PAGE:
But I'm not 100% convinced about either of these arguments.  I don't much like the idea of a fixation with either safe havens or COIN driving national security policy, but it's hard to deny that safe havens really are a problem and that small conflicts against irregular troops really do seem likely to define our future more than big wars against other major powers. And if that's the case, then we need to deal with it.

This argument has been going on for years, and I'm only bringing it up here again as a conversation topic.  So go ahead and school me.

The Gift Card Scam

| Tue Nov. 17, 2009 2:11 PM EST

Here's the latest good-news-bad-news on the financial regulation front:

The Federal Reserve today proposed new rules that would protect gift card users from fees and other unexpected restrictions.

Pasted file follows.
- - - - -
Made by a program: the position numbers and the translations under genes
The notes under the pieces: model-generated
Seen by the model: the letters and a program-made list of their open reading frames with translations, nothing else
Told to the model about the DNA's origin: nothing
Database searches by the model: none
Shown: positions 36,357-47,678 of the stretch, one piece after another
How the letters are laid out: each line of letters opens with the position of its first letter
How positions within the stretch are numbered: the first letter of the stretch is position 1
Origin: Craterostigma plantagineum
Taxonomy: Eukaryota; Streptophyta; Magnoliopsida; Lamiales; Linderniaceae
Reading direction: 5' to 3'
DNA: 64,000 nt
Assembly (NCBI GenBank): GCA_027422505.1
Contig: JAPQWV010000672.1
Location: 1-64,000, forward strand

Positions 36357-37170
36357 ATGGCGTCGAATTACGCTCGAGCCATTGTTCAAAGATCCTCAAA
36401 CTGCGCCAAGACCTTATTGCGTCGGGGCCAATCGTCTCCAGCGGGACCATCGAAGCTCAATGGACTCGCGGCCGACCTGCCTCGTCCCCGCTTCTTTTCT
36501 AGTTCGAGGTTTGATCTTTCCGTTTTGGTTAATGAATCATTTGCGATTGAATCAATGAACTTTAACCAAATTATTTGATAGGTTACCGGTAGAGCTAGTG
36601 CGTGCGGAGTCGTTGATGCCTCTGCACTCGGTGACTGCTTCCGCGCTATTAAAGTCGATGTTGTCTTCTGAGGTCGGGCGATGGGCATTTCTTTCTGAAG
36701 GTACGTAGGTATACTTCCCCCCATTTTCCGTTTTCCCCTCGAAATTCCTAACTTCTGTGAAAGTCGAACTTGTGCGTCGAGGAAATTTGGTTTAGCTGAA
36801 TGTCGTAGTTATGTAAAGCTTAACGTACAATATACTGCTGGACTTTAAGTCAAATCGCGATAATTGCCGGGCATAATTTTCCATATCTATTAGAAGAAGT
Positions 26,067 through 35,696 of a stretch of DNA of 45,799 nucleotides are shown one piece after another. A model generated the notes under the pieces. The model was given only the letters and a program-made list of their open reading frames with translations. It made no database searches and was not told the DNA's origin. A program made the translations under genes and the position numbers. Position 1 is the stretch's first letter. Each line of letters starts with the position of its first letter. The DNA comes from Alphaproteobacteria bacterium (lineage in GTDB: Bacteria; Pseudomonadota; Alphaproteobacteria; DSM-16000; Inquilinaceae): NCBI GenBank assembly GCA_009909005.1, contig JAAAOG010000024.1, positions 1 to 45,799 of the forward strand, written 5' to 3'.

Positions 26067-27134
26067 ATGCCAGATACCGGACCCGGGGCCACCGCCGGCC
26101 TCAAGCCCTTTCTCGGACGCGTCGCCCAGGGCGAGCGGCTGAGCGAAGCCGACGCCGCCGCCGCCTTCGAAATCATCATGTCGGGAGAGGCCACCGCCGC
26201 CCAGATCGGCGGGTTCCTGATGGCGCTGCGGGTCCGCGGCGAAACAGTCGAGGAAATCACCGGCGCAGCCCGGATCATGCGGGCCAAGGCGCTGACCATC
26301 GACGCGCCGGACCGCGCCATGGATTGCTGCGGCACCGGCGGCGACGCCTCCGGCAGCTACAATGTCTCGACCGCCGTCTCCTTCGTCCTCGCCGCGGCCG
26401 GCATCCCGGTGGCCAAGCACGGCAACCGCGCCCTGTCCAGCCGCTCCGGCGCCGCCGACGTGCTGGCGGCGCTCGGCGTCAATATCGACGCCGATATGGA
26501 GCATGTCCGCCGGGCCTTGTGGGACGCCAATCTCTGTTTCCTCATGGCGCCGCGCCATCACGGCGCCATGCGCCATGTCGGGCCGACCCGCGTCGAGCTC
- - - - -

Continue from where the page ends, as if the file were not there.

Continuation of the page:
....Under the proposed rules, gift cards would not expire until at least five years from the purchase date. Service and inactivity fees could only be charged once a month and only after a card had been inactive for at least a year.

The good news is obvious: at least the Fed is finally doing something.  But the bad news is equally obvious: Why did it take so long?  These things are plainly marketed as replacements for cash, after all.  And why, even now, are the rules so lame?  California flatly prevents both expiration dates and fees, and guess what?  Gift card business is booming.

On a more analytical level, I'll say this: I can understand why gift cards might eventually expire, both for accounting reasons and for common sense reasons.  But inactivity fees?  Come on.  There's no reason to make a card inactive in the first place, and there's no cost to re-activating if you do.  This is just plain and simple robbery.  The fact that the Fed caved in to industry pressure to allow this is exactly why we need a Consumer Finance Protection Agency.  A CFPA would never allow scams like this.

Trying the Terrorists

| Tue Nov. 17, 2009 1:17 PM EST

Andrew Sullivan on the prospect of trying the 9/11 suspects in civilian courts in New York City: